The entire ensemble produced a superb work in this recording. The soprano Nadine Benjamin captures the nuances of Mrs. Waters’ character, giving her wisdom but also youthfulness. In her first aria, “What if I were young again,” Ms. Benjamin’s voice floats over arpeggiated cellos in the pastoral key of F major for the first two stanzas. On the third stanza, Smyth reharmonizes the passage with chromatic harmonies that underscore the text, “What if one were waiting there, waiting for me? … The desire of our young hearts calling…” Ms. Benjamin deftly conveys the quiet unfulfilled longing of the character in this moment. On the other hand, Edward Lee’s performance of Mr. Benn is so captivating that you can almost see his facial expressions and grand gestures, often needed to carry a comedic role. Finally, Jeremy Huw Williams, playing the role of Ned Travers, offers a more three-dimensional antidote to Mr. Benn’s often histrionic character.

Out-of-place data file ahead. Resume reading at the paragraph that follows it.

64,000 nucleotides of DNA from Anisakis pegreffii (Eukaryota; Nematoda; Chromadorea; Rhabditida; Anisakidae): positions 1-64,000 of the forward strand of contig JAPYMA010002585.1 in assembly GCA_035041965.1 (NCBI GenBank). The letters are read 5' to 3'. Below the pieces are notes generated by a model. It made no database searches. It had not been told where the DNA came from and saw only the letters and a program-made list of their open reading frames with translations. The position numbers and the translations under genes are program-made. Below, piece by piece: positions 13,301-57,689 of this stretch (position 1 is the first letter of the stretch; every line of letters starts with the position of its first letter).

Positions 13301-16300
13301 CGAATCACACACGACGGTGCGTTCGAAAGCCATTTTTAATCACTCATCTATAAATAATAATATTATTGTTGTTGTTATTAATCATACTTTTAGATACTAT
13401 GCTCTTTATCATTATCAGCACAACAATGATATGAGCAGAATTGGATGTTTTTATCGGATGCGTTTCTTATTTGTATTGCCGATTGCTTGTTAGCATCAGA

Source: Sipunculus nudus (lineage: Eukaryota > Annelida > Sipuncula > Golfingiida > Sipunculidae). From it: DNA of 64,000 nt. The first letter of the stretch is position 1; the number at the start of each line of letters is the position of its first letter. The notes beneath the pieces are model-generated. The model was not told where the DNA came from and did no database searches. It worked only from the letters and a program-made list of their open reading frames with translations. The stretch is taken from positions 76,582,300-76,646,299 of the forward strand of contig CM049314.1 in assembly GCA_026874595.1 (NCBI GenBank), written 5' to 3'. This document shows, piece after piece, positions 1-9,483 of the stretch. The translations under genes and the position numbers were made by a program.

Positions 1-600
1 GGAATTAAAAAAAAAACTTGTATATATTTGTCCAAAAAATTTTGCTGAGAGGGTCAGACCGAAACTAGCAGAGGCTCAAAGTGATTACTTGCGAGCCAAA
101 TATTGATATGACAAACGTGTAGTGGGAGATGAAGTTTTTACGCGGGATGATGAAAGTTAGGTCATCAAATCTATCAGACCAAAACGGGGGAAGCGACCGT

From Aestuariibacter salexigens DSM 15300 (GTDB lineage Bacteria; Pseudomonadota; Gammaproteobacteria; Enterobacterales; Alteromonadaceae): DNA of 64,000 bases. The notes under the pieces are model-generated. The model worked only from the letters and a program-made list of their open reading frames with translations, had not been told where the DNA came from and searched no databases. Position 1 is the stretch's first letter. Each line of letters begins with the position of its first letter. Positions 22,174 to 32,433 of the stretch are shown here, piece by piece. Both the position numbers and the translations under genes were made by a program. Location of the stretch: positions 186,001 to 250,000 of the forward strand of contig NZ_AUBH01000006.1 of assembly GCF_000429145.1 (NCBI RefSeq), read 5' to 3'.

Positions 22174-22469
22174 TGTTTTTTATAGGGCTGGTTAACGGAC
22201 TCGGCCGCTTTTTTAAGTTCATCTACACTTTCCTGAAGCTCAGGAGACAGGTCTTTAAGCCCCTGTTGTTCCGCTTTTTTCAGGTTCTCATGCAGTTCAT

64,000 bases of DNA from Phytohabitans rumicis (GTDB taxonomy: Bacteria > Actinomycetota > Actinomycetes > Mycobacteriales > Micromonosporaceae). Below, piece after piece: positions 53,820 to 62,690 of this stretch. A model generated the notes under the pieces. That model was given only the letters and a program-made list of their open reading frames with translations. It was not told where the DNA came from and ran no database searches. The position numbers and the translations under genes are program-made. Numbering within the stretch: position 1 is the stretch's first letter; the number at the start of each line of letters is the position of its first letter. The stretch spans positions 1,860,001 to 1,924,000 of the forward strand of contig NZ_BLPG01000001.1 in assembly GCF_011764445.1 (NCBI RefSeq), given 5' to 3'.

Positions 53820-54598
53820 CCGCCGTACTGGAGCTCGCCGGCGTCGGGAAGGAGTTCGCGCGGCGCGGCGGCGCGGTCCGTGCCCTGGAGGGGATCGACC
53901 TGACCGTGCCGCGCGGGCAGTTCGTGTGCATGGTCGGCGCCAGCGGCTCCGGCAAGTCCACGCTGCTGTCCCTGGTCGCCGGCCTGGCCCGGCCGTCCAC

Dame Ethel Smyth

Without going into a great deal of theoretical analysis, a few musical elements are significant and should be mentioned. Scholars and performers debate the labeling of this work as a “feminist opera”, but Smyth informs us in musical ways that this opera was at least in part inspired by her time with the Suffragettes. The most obvious example is the quotation in the overture of “The March of the Women”, Smyth’s choral anthem composed in 1910 for the Suffrage movement. In fact, Smyth highlights the melody by changing the orchestration from strings for the opening material to winds for the Suffrage theme, making it a central focus of the overture.